by Victoria McIntosh | Featured Contributor
We’ve all been there: lots of things to do and not enough time to do them. Some days it can feel like we’re just jumping from last to task, and days when we don’t move forward enough are marked off as ‘unproductive’. However, while knowing how to hustle can be a good thing, hustling all the time is actually a problem in its own right. Pushing yourself hard all the time has definite drawbacks, and asking for speed constantly in the office can actually hurt productivity more than encourage it. If constantly running a marathon, heads up: here are four times when slowing down will actually be better for your mind and your work.
1. The Myth of Multitasking
Multitasking alas, isn’t the productive hack we wish it was: neuroscientists have revealed that while we think we’re doing two things at once, what’s actually going down is the brain switching back and forth between tasks very quickly. We can’t split our attention between multiple focus points: instead, when we try to handle multiple activities, our brain is playing a game of mental Tetris, putting attention on each new piece of information to react appropriately before switching to the next bit of incoming. This means that while so-called multitasking might be useful for short-sprinted tasks that require little mental processing, such as cleaning the kitchen while the coffee pot pours, it’s a horrible tactic when trying to nail down the big stuff, like a report due by the end of the day. Your brain simply isn’t getting the time it needs to process the work as effectively as it would if you spent time on the isolated task, because it’s too busy trying to handle the incoming buzz of information from everything else you’re trying to complete at the same time. Worse, because your mind is switching back and forth, it will take longer to complete your original objective: is it really worth trying to do two things at once if it takes twice as long to do them?
2. Slowing Down Improves Mental Ability
Want to boost your thinking power? Slow down, advises Daniel Kahneman, author of Positive Intelligence. In his book, Kahnman connects a solid habit of regularly slowing down and practicing calm, relaxed sensory observation with better business brains. Our minds, according to Kahneman have two settings: the instinctual fight or flight upfront, and the more creative processor running behind. Problem is, while fight or flight thinking has it’s uses, it’s not built for logical problem solving: when we try to get to the answers quickly, we’re not using our best mental abilities. To get to the heart of the issue and make better decisions we need to channel that back-end processor, and let it take in all the data. Kahnman recommends regular, if short, intervals of awareness: regular repetition of momentary mindfulness, focusing on the incoming data your five senses are bringing in at any given time. Michael Gelb, author of How to Think Like Leonardo da Vinci echoes this recommendation. Da Vinci, according to Gelb, was a man who valued the refining of the physical senses, with Saper Vedere (knowing how to see) as one of the master’s personal mottos. From the master’s own observations, an important part of the path to greater brainpower is actually taking time to stop and smell the roses along the way.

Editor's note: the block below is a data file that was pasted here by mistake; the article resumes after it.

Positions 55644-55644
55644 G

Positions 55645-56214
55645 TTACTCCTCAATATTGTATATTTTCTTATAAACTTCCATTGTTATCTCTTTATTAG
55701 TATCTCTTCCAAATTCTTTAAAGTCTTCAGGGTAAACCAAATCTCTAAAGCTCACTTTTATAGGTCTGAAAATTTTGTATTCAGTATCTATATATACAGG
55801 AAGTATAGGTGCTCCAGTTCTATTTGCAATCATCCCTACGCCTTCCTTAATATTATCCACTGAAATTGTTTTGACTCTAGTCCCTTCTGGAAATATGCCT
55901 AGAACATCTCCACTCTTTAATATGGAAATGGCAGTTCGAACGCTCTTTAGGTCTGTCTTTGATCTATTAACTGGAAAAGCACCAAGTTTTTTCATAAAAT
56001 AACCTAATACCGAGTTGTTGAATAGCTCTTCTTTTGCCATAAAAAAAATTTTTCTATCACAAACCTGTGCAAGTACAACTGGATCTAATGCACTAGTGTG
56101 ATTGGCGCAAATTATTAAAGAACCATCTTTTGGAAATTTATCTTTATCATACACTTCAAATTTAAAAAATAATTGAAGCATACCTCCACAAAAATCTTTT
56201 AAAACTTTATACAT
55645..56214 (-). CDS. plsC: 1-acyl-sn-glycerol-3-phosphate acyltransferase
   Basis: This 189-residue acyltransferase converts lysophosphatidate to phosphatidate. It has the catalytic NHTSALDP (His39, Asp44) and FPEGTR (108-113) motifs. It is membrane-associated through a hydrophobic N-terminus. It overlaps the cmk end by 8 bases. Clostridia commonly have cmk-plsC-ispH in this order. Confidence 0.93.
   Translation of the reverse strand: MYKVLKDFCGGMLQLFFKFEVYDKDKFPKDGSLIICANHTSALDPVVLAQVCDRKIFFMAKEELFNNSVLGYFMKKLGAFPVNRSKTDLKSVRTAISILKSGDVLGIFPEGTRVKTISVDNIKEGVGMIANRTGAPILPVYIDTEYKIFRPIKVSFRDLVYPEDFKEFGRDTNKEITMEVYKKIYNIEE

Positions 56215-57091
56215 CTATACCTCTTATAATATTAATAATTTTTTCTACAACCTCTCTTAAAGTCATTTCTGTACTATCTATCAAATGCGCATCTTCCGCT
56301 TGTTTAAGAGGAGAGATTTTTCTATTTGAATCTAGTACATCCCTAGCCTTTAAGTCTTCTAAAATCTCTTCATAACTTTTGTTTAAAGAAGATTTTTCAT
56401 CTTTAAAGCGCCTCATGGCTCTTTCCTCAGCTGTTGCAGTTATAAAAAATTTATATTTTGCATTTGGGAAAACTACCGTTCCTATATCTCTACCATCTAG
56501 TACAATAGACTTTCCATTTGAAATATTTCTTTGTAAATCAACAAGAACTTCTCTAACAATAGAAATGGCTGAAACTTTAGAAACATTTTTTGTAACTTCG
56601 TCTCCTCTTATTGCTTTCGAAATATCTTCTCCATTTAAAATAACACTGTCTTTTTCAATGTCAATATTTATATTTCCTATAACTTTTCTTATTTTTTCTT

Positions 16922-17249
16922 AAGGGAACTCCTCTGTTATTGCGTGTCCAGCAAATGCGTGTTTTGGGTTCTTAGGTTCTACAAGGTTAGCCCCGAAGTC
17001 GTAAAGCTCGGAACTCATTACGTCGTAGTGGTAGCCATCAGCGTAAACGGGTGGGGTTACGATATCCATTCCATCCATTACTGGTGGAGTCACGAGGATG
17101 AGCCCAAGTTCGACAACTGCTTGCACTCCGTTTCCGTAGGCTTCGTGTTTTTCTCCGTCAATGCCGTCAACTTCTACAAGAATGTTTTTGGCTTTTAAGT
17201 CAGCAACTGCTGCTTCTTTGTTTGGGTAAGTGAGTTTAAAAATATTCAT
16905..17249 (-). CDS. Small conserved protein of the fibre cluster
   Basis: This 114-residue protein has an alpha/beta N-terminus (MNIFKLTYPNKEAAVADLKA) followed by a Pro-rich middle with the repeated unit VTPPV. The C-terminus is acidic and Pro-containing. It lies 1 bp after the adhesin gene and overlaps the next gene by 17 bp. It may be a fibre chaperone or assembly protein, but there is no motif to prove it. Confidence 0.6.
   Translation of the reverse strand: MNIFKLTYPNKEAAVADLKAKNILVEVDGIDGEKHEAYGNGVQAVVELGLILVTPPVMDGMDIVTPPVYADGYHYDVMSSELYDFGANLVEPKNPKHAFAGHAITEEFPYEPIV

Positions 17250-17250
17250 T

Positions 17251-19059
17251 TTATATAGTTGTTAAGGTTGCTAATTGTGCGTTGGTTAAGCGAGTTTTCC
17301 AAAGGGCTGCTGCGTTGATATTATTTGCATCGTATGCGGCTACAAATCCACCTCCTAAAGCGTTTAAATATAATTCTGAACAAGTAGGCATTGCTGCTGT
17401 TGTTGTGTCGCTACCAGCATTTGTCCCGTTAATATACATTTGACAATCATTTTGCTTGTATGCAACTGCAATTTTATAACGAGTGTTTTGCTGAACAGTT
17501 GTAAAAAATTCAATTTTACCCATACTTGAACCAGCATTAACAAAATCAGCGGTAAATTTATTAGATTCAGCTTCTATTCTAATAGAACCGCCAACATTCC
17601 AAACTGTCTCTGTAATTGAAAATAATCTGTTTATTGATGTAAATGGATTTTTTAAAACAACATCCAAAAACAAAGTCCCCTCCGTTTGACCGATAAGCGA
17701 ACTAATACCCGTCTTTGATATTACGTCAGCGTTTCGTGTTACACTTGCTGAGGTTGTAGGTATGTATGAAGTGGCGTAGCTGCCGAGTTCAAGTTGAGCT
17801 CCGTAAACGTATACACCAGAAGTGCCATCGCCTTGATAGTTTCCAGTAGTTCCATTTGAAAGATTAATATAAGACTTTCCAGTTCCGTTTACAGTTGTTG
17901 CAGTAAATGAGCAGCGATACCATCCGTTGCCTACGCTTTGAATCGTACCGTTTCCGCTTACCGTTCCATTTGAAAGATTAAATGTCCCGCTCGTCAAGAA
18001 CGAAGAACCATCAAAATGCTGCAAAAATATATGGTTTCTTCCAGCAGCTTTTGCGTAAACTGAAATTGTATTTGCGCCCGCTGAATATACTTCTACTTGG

3. Your Mind Needs Rest: Be Sure To Give It
This should come as no surprise: while we like to envision our bodies as machines, for the human body to run effectively, we need to give it rest. While it may be tempting to work through lunch and take more home at the end of the day, in reality your mind may be in better shape if you allow yourself to step back from work and take a break. “Our brain thinks more clearly when we get off the hamster wheel,” states Dr. Sandra Champman, founder and Chief Director of the Center for Brain Health at The University of Texas. “Stop rushing from one obligation to the next, and make time to relax.” Resting also allows the brain to actually process some of the harder problems without stress, with studies showing the act of daydreaming a critical part of the problem solving process. If you’re working hard but don’t seem to be getting anywhere, don’t force yourself to skip breaks or cut sleep: that rest time might be exactly what your brain needs to finish the job.
4. Give People The Time They Need To Do The Job Right
Sometimes, no matter how soon you want to see the end result, you’ve got to trust the process and respect the time of all involved. While you have your priorities, so do others, and sometimes other projects and tasks will need attention before your assignment. Respect the deadlines, workloads and involvement of those around you: avoid last-minute requests when possible, and don’t become difficult if others can’t upend existing timetables to grant you priority. By being patient you can look forward to a higher quality of work, while building better relationships that will serve you well in the long run.